I donated all my books, save for a few drawing ones that my kids might enjoy. I either didn’t read, half-read, or skimmed most of the books anyway and a lot of them were programming manuals that I can get the same or better learning from YouTube or places like Udemy.com. That meant I can get rid of my bookshelf too. I stacked all the papers up to go through later (I have two filing cabinets that needed a flamethrower after all). In about two days I earnest and objectively “minimized” my office. Next, I focused on another area that was sorely ignored and taken for granted.
My closet and drawers. Ratty clothes, gone. Decent clothes I never wear, donated. What was left was practical shirts, pants, and a single sports coat that all fit me, were in good repair, and I didn’t look half bad in. None of these clothes spark joy. I threw out all my old underwear, socks, and undershirts (I was due for new ones anyway) so I went to Target and these were my self proclaimed Christmas and birthday presents. This was real life after all and not virtual reality.
Step Two – Keep Doing It
I’m far from finished, my garage has a lot of work yet… A LOT.
We’ve recently moved and the above picture was after about 2-3 rounds of moving things just so my wife can park the minivan in the garage for the winter. After minimizing my office and my wardrobe – entering the garage makes me anxious and agitated. This is the next big thing and I’ll largely feel “complete” in this process. However, I noticed that when I finished step one I find myself looking at items throughout the house and seeing if the item speaks to me as the others did.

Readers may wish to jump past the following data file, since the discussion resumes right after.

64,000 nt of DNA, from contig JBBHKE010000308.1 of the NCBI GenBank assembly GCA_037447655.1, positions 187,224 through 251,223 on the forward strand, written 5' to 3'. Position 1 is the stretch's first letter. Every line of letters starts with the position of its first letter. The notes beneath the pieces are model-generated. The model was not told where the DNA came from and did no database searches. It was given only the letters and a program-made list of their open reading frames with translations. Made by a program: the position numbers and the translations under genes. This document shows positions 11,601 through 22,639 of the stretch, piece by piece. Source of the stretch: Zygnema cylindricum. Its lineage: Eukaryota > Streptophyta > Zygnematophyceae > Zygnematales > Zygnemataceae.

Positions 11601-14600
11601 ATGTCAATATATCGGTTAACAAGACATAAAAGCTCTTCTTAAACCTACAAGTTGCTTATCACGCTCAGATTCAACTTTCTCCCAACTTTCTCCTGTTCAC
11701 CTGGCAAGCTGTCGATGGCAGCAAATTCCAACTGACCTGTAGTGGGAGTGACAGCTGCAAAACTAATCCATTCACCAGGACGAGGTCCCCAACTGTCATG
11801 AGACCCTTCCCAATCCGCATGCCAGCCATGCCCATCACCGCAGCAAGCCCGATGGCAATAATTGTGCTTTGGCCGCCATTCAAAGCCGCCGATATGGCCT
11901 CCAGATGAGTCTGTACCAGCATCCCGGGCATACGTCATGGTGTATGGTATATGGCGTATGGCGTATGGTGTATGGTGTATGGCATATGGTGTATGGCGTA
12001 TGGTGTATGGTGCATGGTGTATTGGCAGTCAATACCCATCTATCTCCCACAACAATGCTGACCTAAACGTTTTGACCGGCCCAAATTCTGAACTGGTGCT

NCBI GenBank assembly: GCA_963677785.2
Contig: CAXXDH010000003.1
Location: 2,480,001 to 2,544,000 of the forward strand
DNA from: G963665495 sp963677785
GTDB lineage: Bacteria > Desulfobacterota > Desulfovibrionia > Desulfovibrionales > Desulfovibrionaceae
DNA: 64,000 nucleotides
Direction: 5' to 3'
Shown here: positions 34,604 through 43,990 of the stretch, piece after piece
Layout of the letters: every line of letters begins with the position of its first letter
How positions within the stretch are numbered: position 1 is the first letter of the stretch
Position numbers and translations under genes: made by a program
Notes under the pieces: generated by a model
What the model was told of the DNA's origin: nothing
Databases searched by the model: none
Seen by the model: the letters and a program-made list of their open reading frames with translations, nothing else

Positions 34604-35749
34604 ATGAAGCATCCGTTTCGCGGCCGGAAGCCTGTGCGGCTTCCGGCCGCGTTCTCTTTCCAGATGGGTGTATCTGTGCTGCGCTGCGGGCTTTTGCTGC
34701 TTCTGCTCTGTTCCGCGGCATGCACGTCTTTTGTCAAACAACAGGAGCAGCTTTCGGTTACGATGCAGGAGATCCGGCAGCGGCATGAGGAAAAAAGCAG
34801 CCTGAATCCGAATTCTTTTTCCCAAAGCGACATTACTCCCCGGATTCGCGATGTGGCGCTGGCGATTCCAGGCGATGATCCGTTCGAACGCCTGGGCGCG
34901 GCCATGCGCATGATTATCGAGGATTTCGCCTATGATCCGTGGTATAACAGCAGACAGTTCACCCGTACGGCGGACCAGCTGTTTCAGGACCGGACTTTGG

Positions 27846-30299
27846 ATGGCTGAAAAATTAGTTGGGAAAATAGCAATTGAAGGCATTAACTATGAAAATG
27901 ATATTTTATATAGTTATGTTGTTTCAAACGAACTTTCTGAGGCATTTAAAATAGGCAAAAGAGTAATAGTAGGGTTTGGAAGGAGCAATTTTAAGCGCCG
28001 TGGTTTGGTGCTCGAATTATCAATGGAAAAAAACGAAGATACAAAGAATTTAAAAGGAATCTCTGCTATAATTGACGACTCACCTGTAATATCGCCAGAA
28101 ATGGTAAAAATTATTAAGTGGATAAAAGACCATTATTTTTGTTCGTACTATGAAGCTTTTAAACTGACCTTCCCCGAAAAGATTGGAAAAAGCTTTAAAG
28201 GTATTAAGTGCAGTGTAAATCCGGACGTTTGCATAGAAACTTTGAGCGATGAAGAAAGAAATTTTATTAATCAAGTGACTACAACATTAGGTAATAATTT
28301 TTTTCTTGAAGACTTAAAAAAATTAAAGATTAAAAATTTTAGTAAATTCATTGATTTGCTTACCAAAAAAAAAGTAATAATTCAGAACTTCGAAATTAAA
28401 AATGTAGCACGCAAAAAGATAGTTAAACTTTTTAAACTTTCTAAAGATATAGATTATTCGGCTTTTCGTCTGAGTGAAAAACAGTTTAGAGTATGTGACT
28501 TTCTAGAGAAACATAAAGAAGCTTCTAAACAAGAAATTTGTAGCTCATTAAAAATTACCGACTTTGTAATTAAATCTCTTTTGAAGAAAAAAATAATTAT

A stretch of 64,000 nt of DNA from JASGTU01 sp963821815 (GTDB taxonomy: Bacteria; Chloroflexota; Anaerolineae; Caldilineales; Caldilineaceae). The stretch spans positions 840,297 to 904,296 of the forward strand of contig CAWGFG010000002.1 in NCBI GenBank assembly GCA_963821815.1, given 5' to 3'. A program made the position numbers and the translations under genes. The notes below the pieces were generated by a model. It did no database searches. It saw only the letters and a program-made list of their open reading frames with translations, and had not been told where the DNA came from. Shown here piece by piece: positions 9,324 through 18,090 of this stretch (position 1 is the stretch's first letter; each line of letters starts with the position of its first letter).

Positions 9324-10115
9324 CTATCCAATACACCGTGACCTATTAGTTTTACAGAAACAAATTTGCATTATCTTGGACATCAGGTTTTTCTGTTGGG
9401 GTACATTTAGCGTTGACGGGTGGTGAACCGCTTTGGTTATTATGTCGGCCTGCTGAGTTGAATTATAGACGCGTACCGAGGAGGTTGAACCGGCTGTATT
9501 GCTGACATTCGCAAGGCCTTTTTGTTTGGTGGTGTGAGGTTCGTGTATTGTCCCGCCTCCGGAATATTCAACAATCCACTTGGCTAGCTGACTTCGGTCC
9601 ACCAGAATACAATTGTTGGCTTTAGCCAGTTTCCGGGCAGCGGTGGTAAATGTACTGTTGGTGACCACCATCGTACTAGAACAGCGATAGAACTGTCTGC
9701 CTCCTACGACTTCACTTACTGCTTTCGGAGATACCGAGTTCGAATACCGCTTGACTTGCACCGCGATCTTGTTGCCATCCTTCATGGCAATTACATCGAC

Before engaging this craziness of minimizing… I found myself always too busy to play with the kids or “slow-down” and hang out with my wife. I found myself easily agitated and that’s why I wanted to talk about the side-effects this has created. First, my wife, Ashley, isn’t fully subscribed to this idea but I believe she’s noticed some changes in my general attitude and approach with her as well as the children. I’m finding myself way less stressed and frustrated. I’m getting happier. I was depressed and felt like nothing was going right at times. This has turned that around for me. Minimalism isn’t my purpose, essentialism isn’t my purpose. My purpose is my wife and my children. Minimalism, Essentialism, and Konmari are just some tools I’m using to change the focus TO them.
Shortly after I started cleaning up and noticed the change in my demeanor I knew I had to start sharing my findings, successes, and failures with others. If any of this helps just one person make a change in their life — I’ll consider it a success. I’m not an editor, I’m probably not a very good writer, but I am passionate about the things I pursue and now I’m on the pursuit of happiness through a more purposeful life.